Wiesman also mentioned that toxic ricin can be extracted from the lowly castor bean – a fact that was recently exploited to high drama in the TV show “Breaking Bad.”
Adapting a Medical Technology
Normally, when someone wanted to analyze an olive, they had to crush it up with toxic, potentially dangerous solvents, then wait 24 hours. But Wiesman can “know” what’s in an olive in 16 seconds. The secret, he explained, is adapting medical MRI (magnetic resonance imaging) technology.
“Doctors use MRI to study the brain, and it tells lipids from water,” Wiesman said. “That’s similar to the lipids in olives.”
Just as doctors don’t have to crush your head to see what’s inside it, Wiesman’s team doesn’t have to crush a single olive. Instead, they put it in a tabletop machine about the size of a laser printer, a low-resolution NMR (nuclear magnetic resonance) device. Instead of getting an image as the output, like medical MRIs, they get numerical readouts. The group worked with computer scientists from Ben-Gurion University and a professor from Stanford to come up with software to interpret the data.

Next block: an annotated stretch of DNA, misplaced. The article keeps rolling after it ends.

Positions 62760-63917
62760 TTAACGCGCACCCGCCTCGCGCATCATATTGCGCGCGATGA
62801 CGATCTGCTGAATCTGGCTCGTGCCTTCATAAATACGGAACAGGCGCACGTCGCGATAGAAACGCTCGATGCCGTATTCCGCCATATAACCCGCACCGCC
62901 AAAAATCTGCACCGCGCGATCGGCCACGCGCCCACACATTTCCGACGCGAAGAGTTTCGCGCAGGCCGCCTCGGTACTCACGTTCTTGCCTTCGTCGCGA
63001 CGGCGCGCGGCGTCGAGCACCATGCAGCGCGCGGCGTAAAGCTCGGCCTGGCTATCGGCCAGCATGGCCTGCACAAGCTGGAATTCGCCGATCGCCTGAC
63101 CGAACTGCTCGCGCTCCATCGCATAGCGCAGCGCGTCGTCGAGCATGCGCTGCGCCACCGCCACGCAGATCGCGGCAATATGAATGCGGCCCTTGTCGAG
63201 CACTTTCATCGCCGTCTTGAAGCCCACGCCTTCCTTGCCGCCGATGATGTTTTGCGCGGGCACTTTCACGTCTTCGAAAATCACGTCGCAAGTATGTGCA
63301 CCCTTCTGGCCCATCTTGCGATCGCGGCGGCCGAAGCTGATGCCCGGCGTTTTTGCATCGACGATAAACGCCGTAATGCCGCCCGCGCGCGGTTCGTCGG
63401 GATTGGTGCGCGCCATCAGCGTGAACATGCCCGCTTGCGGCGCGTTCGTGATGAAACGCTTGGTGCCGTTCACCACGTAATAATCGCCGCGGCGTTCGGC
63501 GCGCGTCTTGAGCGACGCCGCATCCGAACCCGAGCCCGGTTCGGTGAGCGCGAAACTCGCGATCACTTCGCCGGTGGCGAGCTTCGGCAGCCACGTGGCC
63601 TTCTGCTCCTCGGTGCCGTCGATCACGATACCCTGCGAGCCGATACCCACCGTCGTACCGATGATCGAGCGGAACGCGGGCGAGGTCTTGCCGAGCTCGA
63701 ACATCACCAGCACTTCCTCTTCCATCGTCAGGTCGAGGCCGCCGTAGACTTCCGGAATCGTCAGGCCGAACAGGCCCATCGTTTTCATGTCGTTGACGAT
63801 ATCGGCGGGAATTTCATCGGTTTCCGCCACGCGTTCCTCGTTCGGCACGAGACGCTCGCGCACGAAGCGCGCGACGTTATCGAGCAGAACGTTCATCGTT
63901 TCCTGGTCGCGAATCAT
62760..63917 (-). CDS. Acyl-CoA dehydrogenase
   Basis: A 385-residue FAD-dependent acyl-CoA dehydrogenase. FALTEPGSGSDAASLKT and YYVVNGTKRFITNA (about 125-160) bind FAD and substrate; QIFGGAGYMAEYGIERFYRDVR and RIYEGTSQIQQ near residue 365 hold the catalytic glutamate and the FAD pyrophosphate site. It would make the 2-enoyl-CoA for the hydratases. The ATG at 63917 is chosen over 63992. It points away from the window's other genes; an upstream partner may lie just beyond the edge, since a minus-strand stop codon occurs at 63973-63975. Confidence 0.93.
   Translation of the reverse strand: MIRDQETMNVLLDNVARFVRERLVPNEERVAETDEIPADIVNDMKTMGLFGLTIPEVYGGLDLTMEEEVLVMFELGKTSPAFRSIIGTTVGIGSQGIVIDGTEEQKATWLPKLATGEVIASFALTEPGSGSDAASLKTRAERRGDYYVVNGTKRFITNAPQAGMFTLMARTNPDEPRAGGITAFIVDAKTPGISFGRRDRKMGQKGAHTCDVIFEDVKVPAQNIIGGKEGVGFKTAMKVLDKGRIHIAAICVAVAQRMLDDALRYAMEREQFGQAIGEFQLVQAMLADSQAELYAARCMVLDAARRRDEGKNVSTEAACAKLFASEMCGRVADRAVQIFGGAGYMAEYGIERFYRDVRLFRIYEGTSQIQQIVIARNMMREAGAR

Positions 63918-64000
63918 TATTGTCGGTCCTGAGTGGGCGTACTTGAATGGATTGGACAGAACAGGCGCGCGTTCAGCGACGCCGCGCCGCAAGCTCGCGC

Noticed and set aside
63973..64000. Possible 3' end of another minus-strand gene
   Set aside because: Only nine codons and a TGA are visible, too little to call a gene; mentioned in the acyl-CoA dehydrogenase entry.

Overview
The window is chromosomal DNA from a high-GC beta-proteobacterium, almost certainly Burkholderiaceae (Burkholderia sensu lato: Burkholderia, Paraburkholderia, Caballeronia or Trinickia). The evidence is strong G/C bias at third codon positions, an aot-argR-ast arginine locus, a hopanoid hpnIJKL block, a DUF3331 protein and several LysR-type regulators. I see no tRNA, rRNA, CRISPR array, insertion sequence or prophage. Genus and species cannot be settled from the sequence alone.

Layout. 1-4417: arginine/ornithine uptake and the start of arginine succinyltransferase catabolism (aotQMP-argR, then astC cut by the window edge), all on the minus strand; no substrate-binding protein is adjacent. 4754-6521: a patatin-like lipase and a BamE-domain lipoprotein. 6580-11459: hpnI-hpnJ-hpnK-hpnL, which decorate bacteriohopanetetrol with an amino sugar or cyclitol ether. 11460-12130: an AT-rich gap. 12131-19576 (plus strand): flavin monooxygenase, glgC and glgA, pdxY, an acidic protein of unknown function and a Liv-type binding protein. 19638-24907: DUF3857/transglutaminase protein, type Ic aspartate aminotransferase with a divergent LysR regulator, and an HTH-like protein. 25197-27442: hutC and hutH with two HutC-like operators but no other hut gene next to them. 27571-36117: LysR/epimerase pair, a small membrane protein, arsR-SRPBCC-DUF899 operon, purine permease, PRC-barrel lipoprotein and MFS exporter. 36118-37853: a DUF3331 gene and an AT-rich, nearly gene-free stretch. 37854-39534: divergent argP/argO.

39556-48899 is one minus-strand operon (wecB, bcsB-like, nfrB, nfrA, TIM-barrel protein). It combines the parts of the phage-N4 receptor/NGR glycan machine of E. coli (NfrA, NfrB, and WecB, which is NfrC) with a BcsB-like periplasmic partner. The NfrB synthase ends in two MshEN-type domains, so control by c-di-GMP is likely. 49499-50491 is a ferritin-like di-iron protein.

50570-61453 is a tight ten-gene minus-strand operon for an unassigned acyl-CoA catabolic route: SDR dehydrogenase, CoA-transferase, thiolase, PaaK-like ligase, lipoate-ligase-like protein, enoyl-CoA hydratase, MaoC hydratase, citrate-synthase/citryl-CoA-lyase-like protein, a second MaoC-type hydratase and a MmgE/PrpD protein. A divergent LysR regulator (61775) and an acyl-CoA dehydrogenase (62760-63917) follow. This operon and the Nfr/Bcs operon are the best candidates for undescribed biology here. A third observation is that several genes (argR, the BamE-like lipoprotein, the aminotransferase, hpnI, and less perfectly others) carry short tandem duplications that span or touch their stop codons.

The team hopes their work will lead to new discoveries for medicine and consumer products and more efficient agriculture. They have been collaborating with Bedouin, Palestinian and Jordanian researchers, as well as biotech companies. Another grad student in the lab, Shirley Berman, is working on other new uses for the NMR machine.
In addition to the olive, Wiesman is turning his attention to pomegranate oil. “It’s a very interesting oil, unlike many others. We’re looking at it for possible use in pharmaceuticals,” he said.
Israel has been going through a pomegranate revival, with the fruit popping up all over the place, at juice bars and cosmetics counters, and the trees growing every which way. As we heard several times on the trip, pomegranate is one of the seven fruits mentioned in the Bible, and it has grown in the region for millennia.
Editor’s Note: Award-winning journalist Murray Fromson and the American Associates of Ben-Gurion University of the Negev covered the travel expenses of this reporter.